Court proceedings concerning parental disputes

Out of regard for the child, it is important that the parents pay attention to the child’s needs, and cooperate well on their role as parents. Research shows that a prolonged high level of conflict in the home may be harmful for children.

Parents who are not living together are free to agree on arrangements regarding their children. However, the best interests of the child and the child's needs must be the primary consideration in such agreements, and co-operation must be emphasized. Cf. Guidance from The Norwegian Directorate for Children, Youth and Family Affairs best interests of the child. Parental responsibility is a requirement for having custody (cf. the child's place of residence), either alone or jointly. Learn more about Parental responsibility

The Family Counselling Service may assist in drafting and amending such agreements, and provide guidance and support for parents who need to strengthen their parental cooperation. Learn more about mediation and suppert to families provided by the Family Counselling Service.

Parents who fail to reach agreement on parental responsibility, international relocation, custody (the child's place of residence) or access may bring a case to court. The provisions concerning parental disputes are laid down in chapter 7 ff. of the Children Act. Learn more about Parental responsibility, custody and access in cross-border cases.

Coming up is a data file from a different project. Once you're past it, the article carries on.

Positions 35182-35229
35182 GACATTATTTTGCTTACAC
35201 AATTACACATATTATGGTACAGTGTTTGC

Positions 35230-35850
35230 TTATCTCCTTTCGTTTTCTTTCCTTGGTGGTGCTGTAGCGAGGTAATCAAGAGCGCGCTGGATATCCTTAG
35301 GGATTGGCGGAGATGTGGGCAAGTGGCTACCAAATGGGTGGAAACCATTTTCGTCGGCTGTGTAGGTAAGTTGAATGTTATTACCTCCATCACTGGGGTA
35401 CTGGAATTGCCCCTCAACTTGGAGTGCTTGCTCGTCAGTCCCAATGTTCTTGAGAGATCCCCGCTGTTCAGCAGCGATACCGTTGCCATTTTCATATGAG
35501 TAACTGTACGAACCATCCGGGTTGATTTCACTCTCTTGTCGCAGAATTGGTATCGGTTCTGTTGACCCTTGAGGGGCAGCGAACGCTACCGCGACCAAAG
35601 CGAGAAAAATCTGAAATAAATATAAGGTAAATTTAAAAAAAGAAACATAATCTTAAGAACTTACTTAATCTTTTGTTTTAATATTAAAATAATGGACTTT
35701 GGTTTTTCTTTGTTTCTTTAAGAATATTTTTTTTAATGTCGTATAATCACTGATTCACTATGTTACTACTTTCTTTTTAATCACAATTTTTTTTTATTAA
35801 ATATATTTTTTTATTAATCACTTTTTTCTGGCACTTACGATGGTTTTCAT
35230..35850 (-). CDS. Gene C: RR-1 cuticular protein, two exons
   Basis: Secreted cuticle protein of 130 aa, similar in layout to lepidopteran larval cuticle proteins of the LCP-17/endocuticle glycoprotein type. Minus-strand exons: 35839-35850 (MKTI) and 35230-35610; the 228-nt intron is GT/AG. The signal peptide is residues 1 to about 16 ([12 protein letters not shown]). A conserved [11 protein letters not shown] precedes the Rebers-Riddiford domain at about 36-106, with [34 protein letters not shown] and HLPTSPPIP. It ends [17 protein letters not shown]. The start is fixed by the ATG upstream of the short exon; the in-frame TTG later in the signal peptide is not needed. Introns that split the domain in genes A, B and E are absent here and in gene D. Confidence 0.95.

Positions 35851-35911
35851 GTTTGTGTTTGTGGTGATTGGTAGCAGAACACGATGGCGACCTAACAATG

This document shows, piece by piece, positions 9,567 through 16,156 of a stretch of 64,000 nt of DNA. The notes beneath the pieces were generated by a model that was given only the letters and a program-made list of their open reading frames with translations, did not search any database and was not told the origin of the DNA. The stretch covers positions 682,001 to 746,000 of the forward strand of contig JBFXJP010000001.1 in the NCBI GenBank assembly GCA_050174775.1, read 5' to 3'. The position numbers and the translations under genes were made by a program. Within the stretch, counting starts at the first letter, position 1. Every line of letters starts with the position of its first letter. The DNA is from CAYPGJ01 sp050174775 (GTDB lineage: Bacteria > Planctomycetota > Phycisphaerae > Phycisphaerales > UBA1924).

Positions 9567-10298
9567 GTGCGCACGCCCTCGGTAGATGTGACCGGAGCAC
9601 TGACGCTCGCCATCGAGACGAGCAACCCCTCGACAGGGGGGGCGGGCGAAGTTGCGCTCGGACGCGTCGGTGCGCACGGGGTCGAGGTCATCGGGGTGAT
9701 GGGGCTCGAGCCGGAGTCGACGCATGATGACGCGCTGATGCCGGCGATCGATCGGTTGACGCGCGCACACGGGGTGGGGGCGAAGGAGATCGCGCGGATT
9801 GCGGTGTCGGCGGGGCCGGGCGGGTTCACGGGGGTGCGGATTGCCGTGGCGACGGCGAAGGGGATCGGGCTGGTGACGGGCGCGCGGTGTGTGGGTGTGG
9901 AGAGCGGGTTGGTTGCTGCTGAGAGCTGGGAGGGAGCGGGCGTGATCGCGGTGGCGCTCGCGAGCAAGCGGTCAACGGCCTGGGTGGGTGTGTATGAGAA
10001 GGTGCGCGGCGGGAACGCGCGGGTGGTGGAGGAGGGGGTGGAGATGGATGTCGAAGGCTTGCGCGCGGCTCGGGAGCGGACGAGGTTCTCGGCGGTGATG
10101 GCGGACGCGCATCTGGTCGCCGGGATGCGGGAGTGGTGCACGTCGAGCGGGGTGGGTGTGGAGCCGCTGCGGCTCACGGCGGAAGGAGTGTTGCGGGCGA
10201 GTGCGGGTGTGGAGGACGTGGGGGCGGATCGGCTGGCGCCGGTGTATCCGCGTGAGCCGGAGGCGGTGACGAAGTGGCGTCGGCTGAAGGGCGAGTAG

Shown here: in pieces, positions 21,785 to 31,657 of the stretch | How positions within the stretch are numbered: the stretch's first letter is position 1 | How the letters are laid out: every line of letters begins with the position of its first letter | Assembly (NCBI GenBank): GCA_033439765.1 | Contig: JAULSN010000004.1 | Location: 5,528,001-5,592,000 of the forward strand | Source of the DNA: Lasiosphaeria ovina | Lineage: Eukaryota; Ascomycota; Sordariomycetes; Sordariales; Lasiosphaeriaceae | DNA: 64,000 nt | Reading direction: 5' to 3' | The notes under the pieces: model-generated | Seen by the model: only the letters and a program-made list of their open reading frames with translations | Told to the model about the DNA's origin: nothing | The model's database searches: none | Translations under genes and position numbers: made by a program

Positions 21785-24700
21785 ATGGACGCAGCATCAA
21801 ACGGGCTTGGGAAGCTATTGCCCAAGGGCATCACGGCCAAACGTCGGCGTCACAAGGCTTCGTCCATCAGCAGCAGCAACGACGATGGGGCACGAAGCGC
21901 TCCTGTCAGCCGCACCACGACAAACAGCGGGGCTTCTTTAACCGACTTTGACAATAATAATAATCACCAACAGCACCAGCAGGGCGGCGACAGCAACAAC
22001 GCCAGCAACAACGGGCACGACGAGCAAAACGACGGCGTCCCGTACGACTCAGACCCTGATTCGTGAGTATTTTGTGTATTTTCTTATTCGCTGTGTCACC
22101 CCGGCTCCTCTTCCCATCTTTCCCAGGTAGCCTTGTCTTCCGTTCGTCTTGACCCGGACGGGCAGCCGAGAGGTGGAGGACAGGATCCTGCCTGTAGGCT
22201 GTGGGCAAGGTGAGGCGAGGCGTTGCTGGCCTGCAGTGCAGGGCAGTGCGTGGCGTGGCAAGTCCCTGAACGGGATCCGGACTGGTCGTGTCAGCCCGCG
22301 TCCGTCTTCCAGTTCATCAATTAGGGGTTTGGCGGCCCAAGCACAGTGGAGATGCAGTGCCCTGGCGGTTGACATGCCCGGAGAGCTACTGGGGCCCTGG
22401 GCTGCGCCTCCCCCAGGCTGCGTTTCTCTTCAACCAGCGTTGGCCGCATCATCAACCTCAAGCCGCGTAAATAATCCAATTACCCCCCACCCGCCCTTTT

Mediation is mandatory before bringing such an action. The judge is also obliged to consider the possibility of reaching a settlement between the parties and to facilitate such a settlement. The judge may return a case for further mediation at the Family Counselling Service.

The best interests of the child must be the primary consideration in agreements and judicial decisions regarding parental responsibility, international relocation, custody (the child's place of residence) or access. The best interests of the child in any individual case must be decided on the basis of an overall assessment of the case in question. It is prescribed by law that weight shall be given to the child’s opinion when considering such matters. Learn more about the Best interests of the child.

When considering what is best for the child, legal practice seems to ascribe particular importance to certain factors in deciding the child's place or residence, in particular; the child’s opinions, regard for the best possible total parental contact, the risk associated with a change of environment, the child’s emotional attachment to each of the parents, stable conditions in the home and future care prospects. The court may only order joint custody when special reasons so indicate.

If access is not in the best interests of the child, the court must decide that there shall be no access. The court may also stipulate conditions for access. The court may make access conditional upon the supervision of a publicly appointed supervisor. One reason for amendments to the Children Act in 2013 cf. Prop. 85 L (2013-3014) was to clarify when the court must decide that there shall be no access, not even under supervision. The Children Act also states that the court may stipulate conditions for access, such as control of substance abuse, participation in anger management programmes, etc.

More information about supervised contact visits is available here.